*** Scott & JT’s Vintage Vault Refresh reviews are a chronological look back at WWE PPV and TV history that began with a review of WrestleMania I. The PICs have revisited these events and refreshed all of their fun facts that provide insight into the match, competitors and state of the company as well as their overviews of the match action and opinions and thoughts on the outcomes. In addition, Jeff Jarvis assists in compiling historical information and the Fun Facts in each of the reviews. Also, be sure to leave feedback on the reviews at our Facebook page. Enjoy! ***
Monday Night Raw #29
August 9, 1993 (Taped July 25, 1993)
Castle Recreation Center
Alexandria Bay, NY
Announcers: Vince McMahon, Randy Savage & Bobby Heenan
1) Tatanka defeats Mr. Hughes by count out at 7:00
Scott: This may be the first match in a while where Tatanka’s undefeated streak may be in legit jeopardy. Mr. Hughes has been on a roll since taking the Undertaker’s urn, and with every Mr. Hughes match we get the black funeral wreath at ringside. Why isn’t Taker facing Mr. Hughes at SummerSlam instead of the rematch with Giant Gonzalez? It really makes no sense at all. Mr. Hughes must be dying in that sweat box in upstate NY that we were also in last week. The match could have been better but it was a lot of punching and rolling around and then Tatanka wins by countout when Mr. Hughes didn’t get back in the ring in time. I was actually looking forward to this match because Tatanka had spent his undefeated streak beating up a bunch of jobbers and now was going to face a legitimate big man and the match wasn’t really much of anything. Hughes attacks Tatanka with the urn after the match, which still begs the question why it’s not Hughes vs. Undertaker at SummerSlam? Grade: 1/2*
JT: We are back in the Alexandria Bay sweatbox for our third straight taped episode and instead of cresting towards SummerSlam it feels like we may be backing our way in by eating up some time with stale episodes. We shall see as this week’s show rolls on if we get concrete build for Auburn Hills despite the moldy episode or filler to eat up a week. Raw favorite Tatanka is in the house here and his undefeated streak will be put to the test against the rugged Mr. Hughes. I have no clue how Hughes is out there in that full suit in such a smoking hot building. Hughes jumps Tatanka to start but the Native American fires right back, leading to a trading of blows. Hughes used his weight advantage to lean on Tatanka and regain control but Tatanka hit a cross body block for a new fall off a whip. Hughes quickly clobbered him to take back over, eventually grabbing his mullet and kneeing him hard in the lower back. Bobby Heenan noted that he is confident we will see Hughes at SummerSlam during the Undertaker/Giant Gonzalez battle. After a break, Hughes had Tatanka trapped in a neck vise as the crowd did their best to rally him. Tatanka caught a break when Hughes charged wildly at him and missed, slamming his head into the ring post as a result. He then unloaded a series of chops that ended up knocking the shades right off Hughes’ face. Hughes was able to sidestep a charging Tatanka and slung him outside. He followed him out and slammed him hard on the floor but Tatanka was able to back drop him and slip back in the ring to barely beat the count and win the match. After the bell, Hughes clobbered Tatanka with the urn and crumpled up a black wreath all over him. This was pretty rough and definitely not up to the in ring standard we have become used to from the marquee Raw matches. Also, the audio is a mess here with clearly over sweetened crowd noise drowning the announcers out badly. And like Scott said, this whole angle has been weird with Hughes blatantly having the main issue with Undertaker but is missing from SummerSlam while Giant Gonzalez gets the rematch. Grade: 1/2*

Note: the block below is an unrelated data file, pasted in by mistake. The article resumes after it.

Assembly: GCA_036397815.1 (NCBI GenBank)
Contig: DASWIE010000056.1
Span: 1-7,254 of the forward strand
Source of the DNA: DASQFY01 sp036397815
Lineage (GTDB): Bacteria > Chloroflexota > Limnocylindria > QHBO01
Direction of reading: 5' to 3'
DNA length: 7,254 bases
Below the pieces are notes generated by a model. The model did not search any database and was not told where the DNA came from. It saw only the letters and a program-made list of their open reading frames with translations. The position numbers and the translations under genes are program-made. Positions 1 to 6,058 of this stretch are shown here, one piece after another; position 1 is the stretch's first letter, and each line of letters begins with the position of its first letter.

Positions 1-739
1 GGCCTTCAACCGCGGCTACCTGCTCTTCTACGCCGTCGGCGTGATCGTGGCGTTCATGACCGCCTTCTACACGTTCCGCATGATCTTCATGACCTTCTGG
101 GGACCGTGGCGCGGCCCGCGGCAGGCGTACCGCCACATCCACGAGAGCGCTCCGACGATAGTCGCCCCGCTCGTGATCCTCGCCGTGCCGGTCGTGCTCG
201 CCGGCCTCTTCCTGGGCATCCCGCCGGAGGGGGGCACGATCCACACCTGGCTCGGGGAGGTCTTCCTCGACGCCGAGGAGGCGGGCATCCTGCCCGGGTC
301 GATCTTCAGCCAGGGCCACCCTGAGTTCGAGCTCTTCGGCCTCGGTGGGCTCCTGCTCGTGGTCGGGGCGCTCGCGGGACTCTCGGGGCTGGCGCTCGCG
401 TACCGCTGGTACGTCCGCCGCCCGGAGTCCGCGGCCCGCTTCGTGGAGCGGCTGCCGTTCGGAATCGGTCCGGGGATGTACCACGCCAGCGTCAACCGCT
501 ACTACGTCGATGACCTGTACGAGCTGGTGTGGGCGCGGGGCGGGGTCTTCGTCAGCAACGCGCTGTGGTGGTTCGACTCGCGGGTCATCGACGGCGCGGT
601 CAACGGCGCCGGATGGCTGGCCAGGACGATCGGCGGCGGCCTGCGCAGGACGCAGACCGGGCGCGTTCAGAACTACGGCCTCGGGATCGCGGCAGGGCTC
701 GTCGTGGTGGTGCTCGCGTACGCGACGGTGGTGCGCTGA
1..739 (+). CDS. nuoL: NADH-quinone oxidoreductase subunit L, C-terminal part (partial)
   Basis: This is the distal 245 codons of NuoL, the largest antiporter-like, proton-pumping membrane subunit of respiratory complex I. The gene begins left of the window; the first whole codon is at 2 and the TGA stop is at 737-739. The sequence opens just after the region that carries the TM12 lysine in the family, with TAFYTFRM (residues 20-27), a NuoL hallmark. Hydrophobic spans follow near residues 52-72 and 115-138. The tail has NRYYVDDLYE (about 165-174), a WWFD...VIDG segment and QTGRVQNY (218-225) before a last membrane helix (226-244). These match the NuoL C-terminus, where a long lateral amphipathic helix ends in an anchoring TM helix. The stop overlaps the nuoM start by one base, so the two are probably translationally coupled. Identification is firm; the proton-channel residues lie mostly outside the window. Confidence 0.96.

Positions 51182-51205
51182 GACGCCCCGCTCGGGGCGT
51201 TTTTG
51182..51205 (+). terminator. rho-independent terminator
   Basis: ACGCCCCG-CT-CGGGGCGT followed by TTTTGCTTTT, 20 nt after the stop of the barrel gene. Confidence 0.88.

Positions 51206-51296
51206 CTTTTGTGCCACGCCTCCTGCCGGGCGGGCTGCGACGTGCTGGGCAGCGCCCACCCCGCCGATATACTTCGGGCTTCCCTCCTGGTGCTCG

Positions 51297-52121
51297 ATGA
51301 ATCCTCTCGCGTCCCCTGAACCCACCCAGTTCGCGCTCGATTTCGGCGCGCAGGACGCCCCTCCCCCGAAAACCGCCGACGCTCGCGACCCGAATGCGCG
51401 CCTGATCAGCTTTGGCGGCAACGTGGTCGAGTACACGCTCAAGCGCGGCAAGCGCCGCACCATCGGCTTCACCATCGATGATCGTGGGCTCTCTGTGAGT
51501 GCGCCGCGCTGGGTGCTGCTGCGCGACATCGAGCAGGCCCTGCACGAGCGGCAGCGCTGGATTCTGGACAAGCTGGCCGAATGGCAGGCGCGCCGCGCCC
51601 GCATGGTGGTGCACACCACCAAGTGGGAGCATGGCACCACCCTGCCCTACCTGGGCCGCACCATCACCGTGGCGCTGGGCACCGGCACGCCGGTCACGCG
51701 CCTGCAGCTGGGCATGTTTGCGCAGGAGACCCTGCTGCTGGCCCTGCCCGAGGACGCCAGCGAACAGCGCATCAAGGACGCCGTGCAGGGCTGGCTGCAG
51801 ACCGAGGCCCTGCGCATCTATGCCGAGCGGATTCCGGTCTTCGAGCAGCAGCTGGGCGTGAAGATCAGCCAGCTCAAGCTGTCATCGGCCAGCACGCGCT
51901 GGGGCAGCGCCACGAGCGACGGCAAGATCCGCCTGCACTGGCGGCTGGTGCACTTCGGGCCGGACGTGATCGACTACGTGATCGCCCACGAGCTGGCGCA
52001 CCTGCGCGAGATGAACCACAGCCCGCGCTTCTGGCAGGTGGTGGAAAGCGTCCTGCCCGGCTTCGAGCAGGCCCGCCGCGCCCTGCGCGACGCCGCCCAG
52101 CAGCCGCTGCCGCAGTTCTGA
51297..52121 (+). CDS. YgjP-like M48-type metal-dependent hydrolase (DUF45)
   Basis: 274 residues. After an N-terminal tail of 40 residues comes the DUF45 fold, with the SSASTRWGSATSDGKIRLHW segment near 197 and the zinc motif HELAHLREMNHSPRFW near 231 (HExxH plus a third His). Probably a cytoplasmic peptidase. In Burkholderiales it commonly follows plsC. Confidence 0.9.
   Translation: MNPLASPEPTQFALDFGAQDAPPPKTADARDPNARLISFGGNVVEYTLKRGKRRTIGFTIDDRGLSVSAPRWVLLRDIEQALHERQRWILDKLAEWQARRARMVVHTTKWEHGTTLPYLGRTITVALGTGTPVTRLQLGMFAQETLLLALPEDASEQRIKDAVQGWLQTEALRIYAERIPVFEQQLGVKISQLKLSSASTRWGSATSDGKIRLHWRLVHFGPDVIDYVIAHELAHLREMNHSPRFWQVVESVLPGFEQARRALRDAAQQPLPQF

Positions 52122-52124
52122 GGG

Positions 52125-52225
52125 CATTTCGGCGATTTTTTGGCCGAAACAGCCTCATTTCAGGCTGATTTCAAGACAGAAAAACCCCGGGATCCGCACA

*** We get our next installment of Getting to Know Lex Luger. This week he discusses his experience at college, playing football and his immediate life after quitting. ***
2) Bushwhackers & Macho Midget defeat Brooklyn Brawler, Blake Beverly & Little Louie when Macho pinned Brawler with a splash off the top rope at 6:29
Fun Fact I: Little Louie (real name Louis Waterhouse) is an American midget wrestler. He wrestled for Vincent J. McMahon back in the mid 70s in the WWWF as well as other promotions when midget wrestlers were more common. VKM brings Louie back to the WWF here in ‘93 to counter the addition of the Macho Midget.
Fun Fact II: We bid farewell here to Blake Beverly (Mike Enos) on Raw. After the Beau Beverly (Wayne Bloom) left the WWF after the Royal Rumble, Blake stuck around, being used primarily as enhancement talent. He would go back to wrestle for NJPW for a while before signing on with WCW in 1996.
Scott: I…have no words for this. Bushwhackers and midgets? Egad this isn’t 1975 anymore. I keep forgetting the Bushwhackers were still with the company at this point, but they pop up from time to time. The announcers are trying to say the mask that Macho Midget is wearing is actually his face. It doesn’t become really prevalent until 1995, but these little things are what is making the WWF feel dated and out of touch. Dopey gimmicks and silly parlor tricks. Bobby Heenan is saving me from this mess with the short jokes with all the double entendres with the midgets. He must be thinking the way I’m thinking right now: This is a horrible mess of a match and making fun of the little rugrats is all the entertainment we have. Grade: DUD